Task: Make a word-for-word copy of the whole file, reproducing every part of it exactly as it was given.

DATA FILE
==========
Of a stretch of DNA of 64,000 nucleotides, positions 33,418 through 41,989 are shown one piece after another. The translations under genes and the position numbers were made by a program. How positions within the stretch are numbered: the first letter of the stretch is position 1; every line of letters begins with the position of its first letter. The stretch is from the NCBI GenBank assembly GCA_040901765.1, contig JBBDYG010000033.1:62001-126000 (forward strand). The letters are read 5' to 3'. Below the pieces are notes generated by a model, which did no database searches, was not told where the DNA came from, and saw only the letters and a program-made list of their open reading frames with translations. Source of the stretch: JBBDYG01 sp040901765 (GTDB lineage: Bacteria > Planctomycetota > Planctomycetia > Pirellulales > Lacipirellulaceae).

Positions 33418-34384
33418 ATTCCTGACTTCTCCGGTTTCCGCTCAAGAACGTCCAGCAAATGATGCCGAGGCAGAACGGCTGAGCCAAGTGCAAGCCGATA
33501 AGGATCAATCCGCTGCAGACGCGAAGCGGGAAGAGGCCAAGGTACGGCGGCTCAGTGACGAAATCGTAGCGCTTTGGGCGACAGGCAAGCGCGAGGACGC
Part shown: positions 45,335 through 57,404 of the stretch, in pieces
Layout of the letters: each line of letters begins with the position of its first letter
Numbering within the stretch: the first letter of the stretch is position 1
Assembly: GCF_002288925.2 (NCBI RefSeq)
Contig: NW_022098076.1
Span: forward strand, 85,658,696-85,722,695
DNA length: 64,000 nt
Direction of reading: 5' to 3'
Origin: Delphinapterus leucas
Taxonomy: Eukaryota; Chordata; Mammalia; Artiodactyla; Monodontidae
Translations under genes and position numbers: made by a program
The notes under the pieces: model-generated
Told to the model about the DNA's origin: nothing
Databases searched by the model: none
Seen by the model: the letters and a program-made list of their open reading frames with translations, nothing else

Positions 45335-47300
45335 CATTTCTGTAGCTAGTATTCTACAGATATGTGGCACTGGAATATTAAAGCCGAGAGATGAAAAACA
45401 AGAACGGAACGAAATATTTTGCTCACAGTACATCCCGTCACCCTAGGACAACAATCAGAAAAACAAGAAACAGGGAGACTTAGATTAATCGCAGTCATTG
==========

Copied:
Of a stretch of DNA of 64,000 nucleotides, positions 33,418 through 41,989 are shown one piece after another. The translations under genes and the position numbers were made by a program. How positions within the stretch are numbered: the first letter of the stretch is position 1; every line of letters begins with the position of its first letter. The stretch is from the NCBI GenBank assembly GCA_040901765.1, contig JBBDYG010000033.1:62001-126000 (forward strand). The letters are read 5' to 3'. Below the pieces are notes generated by a model, which did no database searches, was not told where the DNA came from, and saw only the letters and a program-made list of their open reading frames with translations. Source of the stretch: JBBDYG01 sp040901765 (GTDB lineage: Bacteria > Planctomycetota > Planctomycetia > Pirellulales > Lacipirellulaceae).

Positions 33418-34384
33418 ATTCCTGACTTCTCCGGTTTCCGCTCAAGAACGTCCAGCAAATGATGCCGAGGCAGAACGGCTGAGCCAAGTGCAAGCCGATA
33501 AGGATCAATCCGCTGCAGACGCGAAGCGGGAAGAGGCCAAGGTACGGCGGCTCAGTGACGAAATCGTAGCGCTTTGGGCGACAGGCAAGCGCGAGGACGC
Part shown: positions 45,335 through 57,404 of the stretch, in pieces
Layout of the letters: each line of letters begins with the position of its first letter
Numbering within the stretch: the first letter of the stretch is position 1
Assembly: GCF_002288925.2 (NCBI RefSeq)
Contig: NW_022098076.1
Span: forward strand, 85,658,696-85,722,695
DNA length: 64,000 nt
Direction of reading: 5' to 3'
Origin: Delphinapterus leucas
Taxonomy: Eukaryota; Chordata; Mammalia; Artiodactyla; Monodontidae
Translations under genes and position numbers: made by a program
The notes under the pieces: model-generated
Told to the model about the DNA's origin: nothing
Databases searched by the model: none
Seen by the model: the letters and a program-made list of their open reading frames with translations, nothing else

Positions 45335-47300
45335 CATTTCTGTAGCTAGTATTCTACAGATATGTGGCACTGGAATATTAAAGCCGAGAGATGAAAAACA
45401 AGAACGGAACGAAATATTTTGCTCACAGTACATCCCGTCACCCTAGGACAACAATCAGAAAAACAAGAAACAGGGAGACTTAGATTAATCGCAGTCATTG